There are a few books your lobbyist will have read. If they have not, my advice, turn around around and walk out the door.
Robert Cialdini, author of Influence and Pre-Suasion should be well thumbed on your lobbyist’s bookshelf.
Modelling the best
Lobbyists jobs amounts to helping their clients influence policy and law makers. I have seen clients and lobbyists inadvertently persuade policy and law makers to act against their interests. Cialdini offers up some tips and techniques so they act in your favour.
Maybe a NLP master modeler will get around to modelling the best lobbyists, campaigners and communicators. I guess there must be books on lawyers. Whoever does it, will have a bestseller.
In Pre-Suasion Cialdini identifies what savvy communicators do before delivering a message to get it accepted.
In his first book, Influence, Cialdini identified 6 ways to have your message accepted. He called them “weapons of influences”, namely:
- Commitment and Consistency
From this book, you learn the best way for someone to take up your case, involves getting a third party, a peer, who they respect, to put forward your case, or at least your mentioning as supporting your position.
Another, is the importance of commitment and consistency. Establishing and maintaining your credentials takes a lot of time and effort. Any deviation, or returning to negatively perceived type, has you returning to the start.
In Pre-Suasion, Cialdini mind bombs the reader again with powerful tips and techniques. The book is about how “communicators can elevate their success by knowing what to say or do just before an appeal.”
He observes that “highest achievers spend more time crafting what they did and said before making a request. Set about their mission as skilled gardeners who should know that even the finest seeds will not take root in stony soil or bare fullest fruit in poorly prepared ground.” This is where most effort should go, preparing the ground. Few people do.
Caldinin observes that “every profession thinks persuasion works differently in their field.” He disagrees and notes the “process of persuasion is governed by psychological laws, which means that similar procedures can produce similar results over a wide range of situations.”
Use the Media
Pre-focusing attention on the issue makes people more receptive to it. Raising the issue in the press before you raise the issue make people more receptive to it. I remember raising an issue with politicians and officials on an issue of public health and animal conservation. Their interest and appetite to act was zero. A steady stream of press attention, cumlulimiating in a Sunday Times story, had my phone on Monday morning ringing off the hook, and offers of help and action. Pre-focusing helps over-estimate the importance of the issue for observers. It is a vital instrument for any campaign.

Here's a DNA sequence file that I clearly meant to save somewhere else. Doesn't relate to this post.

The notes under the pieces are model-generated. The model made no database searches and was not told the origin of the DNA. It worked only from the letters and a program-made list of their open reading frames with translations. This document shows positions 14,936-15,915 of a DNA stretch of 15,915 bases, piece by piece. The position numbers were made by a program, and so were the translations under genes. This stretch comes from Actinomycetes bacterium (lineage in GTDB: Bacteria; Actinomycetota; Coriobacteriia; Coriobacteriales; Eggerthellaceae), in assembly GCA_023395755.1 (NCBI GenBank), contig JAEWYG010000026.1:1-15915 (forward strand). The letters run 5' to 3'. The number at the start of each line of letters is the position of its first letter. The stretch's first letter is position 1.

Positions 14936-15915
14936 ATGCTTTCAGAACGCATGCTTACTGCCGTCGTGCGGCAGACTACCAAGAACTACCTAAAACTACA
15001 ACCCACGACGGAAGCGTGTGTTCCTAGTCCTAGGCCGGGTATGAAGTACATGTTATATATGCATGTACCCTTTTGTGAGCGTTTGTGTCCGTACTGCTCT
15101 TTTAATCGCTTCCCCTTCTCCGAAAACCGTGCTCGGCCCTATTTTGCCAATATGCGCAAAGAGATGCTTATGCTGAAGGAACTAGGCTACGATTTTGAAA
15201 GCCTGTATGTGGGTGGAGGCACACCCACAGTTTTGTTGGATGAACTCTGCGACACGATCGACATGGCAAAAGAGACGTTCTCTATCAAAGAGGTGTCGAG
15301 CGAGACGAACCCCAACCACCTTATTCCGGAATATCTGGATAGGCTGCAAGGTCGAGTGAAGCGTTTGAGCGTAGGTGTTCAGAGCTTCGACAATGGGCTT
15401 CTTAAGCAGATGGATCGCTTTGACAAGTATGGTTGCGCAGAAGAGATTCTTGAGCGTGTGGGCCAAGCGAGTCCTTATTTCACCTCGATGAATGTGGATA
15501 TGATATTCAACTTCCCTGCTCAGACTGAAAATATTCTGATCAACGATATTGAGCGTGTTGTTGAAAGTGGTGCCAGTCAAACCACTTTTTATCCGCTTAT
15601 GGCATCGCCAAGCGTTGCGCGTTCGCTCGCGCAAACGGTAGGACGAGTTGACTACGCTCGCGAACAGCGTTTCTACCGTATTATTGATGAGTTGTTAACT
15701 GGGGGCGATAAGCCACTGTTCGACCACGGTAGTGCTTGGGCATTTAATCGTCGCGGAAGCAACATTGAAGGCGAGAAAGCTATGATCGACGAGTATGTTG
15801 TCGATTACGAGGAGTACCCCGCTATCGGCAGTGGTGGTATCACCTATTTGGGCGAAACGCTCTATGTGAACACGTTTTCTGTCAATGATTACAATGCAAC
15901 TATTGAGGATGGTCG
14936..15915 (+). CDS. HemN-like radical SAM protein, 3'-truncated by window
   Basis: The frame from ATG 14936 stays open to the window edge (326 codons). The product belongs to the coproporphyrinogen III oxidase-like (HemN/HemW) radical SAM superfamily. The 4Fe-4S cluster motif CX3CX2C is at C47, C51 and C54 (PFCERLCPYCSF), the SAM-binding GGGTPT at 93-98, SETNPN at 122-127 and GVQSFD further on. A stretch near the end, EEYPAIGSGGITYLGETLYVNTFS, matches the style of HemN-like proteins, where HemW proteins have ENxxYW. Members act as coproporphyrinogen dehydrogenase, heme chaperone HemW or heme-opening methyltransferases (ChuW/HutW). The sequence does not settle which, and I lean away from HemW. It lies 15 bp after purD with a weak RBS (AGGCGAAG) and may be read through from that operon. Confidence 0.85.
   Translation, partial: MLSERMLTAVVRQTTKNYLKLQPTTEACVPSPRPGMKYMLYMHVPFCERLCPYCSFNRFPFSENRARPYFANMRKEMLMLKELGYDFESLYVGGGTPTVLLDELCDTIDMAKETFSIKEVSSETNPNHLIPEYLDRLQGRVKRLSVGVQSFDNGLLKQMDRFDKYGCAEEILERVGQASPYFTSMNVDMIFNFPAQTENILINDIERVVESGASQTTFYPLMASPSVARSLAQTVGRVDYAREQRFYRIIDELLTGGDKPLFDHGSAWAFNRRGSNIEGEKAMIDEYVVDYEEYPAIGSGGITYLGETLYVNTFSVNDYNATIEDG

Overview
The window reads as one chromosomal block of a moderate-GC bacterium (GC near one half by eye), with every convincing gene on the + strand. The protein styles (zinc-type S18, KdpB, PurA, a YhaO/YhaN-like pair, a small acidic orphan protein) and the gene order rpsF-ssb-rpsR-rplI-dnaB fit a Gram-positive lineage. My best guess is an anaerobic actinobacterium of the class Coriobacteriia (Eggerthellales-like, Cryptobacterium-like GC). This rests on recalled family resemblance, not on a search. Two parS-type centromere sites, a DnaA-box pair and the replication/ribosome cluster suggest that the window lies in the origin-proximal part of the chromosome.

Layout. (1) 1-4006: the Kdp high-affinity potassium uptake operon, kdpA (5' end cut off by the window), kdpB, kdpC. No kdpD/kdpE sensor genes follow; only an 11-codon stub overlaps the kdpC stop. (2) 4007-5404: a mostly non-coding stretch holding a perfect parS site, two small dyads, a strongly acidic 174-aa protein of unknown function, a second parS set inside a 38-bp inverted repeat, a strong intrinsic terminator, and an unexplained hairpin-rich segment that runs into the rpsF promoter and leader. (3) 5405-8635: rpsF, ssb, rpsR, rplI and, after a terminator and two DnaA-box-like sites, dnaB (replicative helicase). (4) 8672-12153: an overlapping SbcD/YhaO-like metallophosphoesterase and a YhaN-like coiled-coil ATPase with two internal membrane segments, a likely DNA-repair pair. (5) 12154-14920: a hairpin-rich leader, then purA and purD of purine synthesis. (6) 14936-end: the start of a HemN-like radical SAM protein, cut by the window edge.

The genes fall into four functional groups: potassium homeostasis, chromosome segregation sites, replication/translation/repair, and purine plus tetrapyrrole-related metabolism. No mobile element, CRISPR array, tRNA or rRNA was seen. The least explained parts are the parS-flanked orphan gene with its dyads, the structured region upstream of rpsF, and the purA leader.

Pre-suasion is not conversion
There is a challenge in using these techniques. The act of pre-suasion is about focusing on who you are trying to influence, it is not about you. You are looking to devise a scenario where that someone will support you. What makes them support you may not be the reasons why you want them to. I have worked to bring attention to an issue to a very small and targeted group of politicians through the press and personal meetings that face the appearance that one issue was of singular importance to that small group of politicians. When a politician reads his name in their morning newspaper of choice, has his wife and friends raise the issue with him over dinner and at the weekend, they start to think this issue is of genuine importance. They start to become more receptive to your case.
Persuasion, at least in securing votes, is not about converting someone to your position, it is just getting them to support your position for that one vote.
A lot of people have a hard time with this. Making someone receptive to your position is about bringing them on board by pre-suading them with ideas that work for them, and not necessarily that work for you. All too often, campaigns, lobbyists and clients only want to win on their terms. Those who do that all too often just loose. I’ve never been in the business of conversion and will take the votes whenever I get them.
Publicity – using it
Skilled campaigners understand that a “communicator who can get an audience to focus on the key element of a key message preloaded with importance”. They work to set the agenda. The media help in this as they bring to peoples’ attention what to think about.
Caldinin points out how Hollywood celebrities crave publicity, even if it is not good publicity. He writes “publicity of any sort spares them worst of all fates because it brings them attention; raw attention anoints them with presumed importance.”
Don’t use this if you have a crap case
There are some health warnings to using these idea. Using these subtle tactics have limits.
First, “any practice that pulls attention to an idea will be successful only when the idea has merit.”
Second, “if the arguments and evidence supporting it are seen as meritless by an audience, the directed attention to the bad idea won’t make it any more persuasive.”
Third, “if anything, the tactic might well backfire”.